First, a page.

function somethingBad() public {

Contract users (and auditors) should be aware of the full smart contract source code of any application they intend to use.

Avoid using tx.origin

Never use tx.origin for authorization, another contract can have a method which will call your contract (where the user has some funds for instance) and your contract will authorize that transaction as your address is in tx.origin.

pragma solidity 0.4.18;

contract MyContract {

    address owner;

    function MyContract() public {
        owner = msg.sender;

    function sendTo(address receiver, uint amount) public {
        require(tx.origin == owner);


contract AttackingContract {

    MyContract myContract;
    address attacker;

    function AttackingContract(address myContractAddress) public {
        myContract = MyContract(myContractAddress);
        attacker = msg.sender;

    function() public {
        myContract.sendTo(attacker, msg.sender.balance);


You should use msg.sender for authorization (if another contract calls your contract msg.sender will be the address of the contract and not the address of the user who called the contract).

You can read more about it here: Solidity docs

Besides the issue with authorization, there is a chance that tx.origin will be removed from the Ethereum protocol in the future, so code that uses tx.origin won't be compatible with future releases Vitalik: 'Do NOT assume that tx.origin will continue to be usable or meaningful.'

It's also worth mentioning that by using tx.origin you're limiting interoperability between contracts because the contract that uses tx.origin cannot be used by another contract as a contract can't be the tx.origin.

Timestamp Dependence

There are three main considerations when using a timestamp to execute a critical function in a contract, especially when actions involve fund transfer.


Be aware that the timestamp of the block can be manipulated by a miner. Consider this contract:

uint256 constant private salt =  block.timestamp;

function random(uint Max) constant private returns (uint256 result){
    //get the best seed for randomness
    uint256 x = salt * 100/Max;
    uint256 y = salt * block.number/(salt % 5) ;
    uint256 seed = block.number/3 + (salt % 300) + Last_Payout + y; 
    uint256 h = uint256(block.blockhash(seed)); 

    return uint256((h / x)) % Max + 1; //random number between 1 and Max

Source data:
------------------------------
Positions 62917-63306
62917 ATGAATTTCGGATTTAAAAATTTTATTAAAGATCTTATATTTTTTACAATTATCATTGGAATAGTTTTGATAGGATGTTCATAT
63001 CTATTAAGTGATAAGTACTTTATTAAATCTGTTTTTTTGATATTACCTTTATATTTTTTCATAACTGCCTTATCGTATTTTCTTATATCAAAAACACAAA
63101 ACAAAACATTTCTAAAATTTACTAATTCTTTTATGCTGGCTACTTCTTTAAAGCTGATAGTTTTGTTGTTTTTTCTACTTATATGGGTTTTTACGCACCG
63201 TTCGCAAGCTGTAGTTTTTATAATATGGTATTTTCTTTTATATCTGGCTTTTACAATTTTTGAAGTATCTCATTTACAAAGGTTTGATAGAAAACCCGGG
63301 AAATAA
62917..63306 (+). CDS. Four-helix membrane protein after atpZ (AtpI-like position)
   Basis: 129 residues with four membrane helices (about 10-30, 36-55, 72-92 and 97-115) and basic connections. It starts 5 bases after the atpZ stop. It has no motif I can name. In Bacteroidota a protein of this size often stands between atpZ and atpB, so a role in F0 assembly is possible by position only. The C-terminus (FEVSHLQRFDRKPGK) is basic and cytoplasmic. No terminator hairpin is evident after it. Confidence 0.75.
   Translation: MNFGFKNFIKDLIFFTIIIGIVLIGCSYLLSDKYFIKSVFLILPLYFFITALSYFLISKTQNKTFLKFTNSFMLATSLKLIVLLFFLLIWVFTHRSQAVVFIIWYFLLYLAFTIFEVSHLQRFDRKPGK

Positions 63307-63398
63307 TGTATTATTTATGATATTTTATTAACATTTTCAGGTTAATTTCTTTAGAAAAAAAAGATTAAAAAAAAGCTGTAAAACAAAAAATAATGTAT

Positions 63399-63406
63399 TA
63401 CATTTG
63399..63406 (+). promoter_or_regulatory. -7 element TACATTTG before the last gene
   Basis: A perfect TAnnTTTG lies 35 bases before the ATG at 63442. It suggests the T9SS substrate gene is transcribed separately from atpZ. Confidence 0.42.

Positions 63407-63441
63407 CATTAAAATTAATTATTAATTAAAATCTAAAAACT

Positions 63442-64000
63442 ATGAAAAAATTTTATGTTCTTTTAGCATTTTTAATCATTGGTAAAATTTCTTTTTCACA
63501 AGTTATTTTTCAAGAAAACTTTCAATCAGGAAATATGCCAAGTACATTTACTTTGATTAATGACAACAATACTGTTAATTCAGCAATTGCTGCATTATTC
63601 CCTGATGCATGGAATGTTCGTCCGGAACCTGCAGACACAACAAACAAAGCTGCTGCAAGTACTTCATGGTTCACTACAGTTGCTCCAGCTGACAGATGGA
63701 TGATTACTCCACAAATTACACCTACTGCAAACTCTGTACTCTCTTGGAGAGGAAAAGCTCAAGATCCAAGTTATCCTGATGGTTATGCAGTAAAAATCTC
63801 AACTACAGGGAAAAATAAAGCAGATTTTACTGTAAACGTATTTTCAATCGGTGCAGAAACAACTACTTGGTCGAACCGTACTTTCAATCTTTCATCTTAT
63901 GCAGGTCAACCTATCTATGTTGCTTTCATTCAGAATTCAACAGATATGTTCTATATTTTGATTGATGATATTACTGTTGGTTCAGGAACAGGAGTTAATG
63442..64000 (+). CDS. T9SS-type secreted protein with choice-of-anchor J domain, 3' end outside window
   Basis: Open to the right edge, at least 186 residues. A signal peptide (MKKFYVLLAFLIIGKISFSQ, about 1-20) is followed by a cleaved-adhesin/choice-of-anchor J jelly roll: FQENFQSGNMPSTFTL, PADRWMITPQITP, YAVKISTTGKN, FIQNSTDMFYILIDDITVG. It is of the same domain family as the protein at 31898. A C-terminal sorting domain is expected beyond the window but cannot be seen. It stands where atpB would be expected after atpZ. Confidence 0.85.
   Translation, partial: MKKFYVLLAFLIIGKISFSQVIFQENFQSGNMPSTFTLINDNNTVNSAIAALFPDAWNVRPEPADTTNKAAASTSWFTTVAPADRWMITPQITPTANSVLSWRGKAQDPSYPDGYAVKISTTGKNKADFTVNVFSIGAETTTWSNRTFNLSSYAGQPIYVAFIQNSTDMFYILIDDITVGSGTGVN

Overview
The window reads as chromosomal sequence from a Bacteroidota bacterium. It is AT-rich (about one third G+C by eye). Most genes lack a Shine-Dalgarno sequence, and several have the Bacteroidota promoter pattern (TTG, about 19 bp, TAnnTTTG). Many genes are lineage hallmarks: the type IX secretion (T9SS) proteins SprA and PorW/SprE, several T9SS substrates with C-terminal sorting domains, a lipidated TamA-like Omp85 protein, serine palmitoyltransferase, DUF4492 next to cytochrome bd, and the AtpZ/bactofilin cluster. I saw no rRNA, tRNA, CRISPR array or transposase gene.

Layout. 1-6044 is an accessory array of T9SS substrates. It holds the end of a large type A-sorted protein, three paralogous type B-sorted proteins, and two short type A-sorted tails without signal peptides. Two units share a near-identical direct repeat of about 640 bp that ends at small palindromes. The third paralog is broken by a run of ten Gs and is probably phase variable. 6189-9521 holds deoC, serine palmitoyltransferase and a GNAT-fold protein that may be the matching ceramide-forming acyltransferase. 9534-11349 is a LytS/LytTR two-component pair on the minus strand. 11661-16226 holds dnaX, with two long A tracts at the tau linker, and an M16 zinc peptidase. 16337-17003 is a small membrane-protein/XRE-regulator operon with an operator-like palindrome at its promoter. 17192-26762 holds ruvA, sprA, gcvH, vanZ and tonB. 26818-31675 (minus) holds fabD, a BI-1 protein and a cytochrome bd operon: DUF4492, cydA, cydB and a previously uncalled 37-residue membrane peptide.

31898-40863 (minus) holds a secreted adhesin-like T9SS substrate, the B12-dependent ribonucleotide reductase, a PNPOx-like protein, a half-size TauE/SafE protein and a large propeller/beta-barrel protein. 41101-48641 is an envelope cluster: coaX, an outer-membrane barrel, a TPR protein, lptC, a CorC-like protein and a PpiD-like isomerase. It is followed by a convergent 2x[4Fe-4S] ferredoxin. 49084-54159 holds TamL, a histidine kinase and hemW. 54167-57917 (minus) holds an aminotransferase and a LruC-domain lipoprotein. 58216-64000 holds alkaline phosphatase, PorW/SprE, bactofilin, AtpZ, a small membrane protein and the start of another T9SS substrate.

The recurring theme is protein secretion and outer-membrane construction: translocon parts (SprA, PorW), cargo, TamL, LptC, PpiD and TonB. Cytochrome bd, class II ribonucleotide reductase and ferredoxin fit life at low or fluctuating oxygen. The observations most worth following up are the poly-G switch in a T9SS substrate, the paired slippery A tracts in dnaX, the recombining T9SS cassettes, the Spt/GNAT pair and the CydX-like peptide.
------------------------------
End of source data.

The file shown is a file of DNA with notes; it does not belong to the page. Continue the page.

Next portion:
When the contract uses the timestamp to seed a random number, the miner can actually post a timestamp within 30 seconds of the block being validating, effectively allowing the miner to precompute an option more favorable to their chances in the lottery. Timestamps are not random and should not be used in that context.

30-second Rule

A general rule of thumb in evaluating timestamp usage is:

If the contract function can tolerate a 30-second drift in time, it is safe to use block.timestamp

If the scale of your time-dependent event can vary by 30-seconds and maintain integrity, it is safe to use a timestamp. This includes things like ending of auctions, registration periods, etc.

Caution using block.number as a timestamp

When a contract creates an auction_complete modifier to signify the end of a token sale such as so

modifier auction_complete {
    require(auctionEndBlock <= block.number     ||
          currentAuctionState == AuctionState.success || 
          currentAuctionState == AuctionState.cancel)
block.number and average block time can be used to estimate time as well, but this is not future proof as block times may change (such as fork reorganisations and the difficulty bomb). In a sale spanning days, the 12-minute rule allows one to construct a more reliable estimate of time.

Multiple Inheritance Caution

When utilizing multiple inheritance in Solidity, it is important to understand how the compiler composes the inheritance graph.

contract Final {
    uint public a;
    function Final(uint f) public {
        a = f;

contract B is Final {
    int public fee;

    function B(uint f) Final(f) public {
    function setFee() public {
        fee = 3;

contract C is Final {
    int public fee;

    function C(uint f) Final(f) public {
    function setFee() public {
        fee = 5;

contract A is B, C {
  function A() public B(3) C(5) {
When A is deployed, the compiler will linearize the inheritance from left to right, as:

C -> B -> A

The consequence of the linearization will yield a fee value of 5, since C is the most derived contract. This may seem obvious, but imagine scenarios where C is able to shadow crucial functions, reorder boolean clauses, and cause the developer to write exploitable contracts. Static analysis currently does not raise issue with overshadowed functions, so it must be manually inspected.

For more on security and inheritance, check out this article

To help contribute, Solidity's Github has a project with all inheritance-related issues.

Deprecated/historical recommendations

These are recommendations which are no longer relevant due to changes in the protocol or improvements to solidity. They are recorded here for posterity and awareness.

Beware division by zero (Solidity < 0.4)

Prior to version 0.4, Solidity returns zero and does not throw an exception when a number is divided by zero. Ensure you're running at least version 0.4.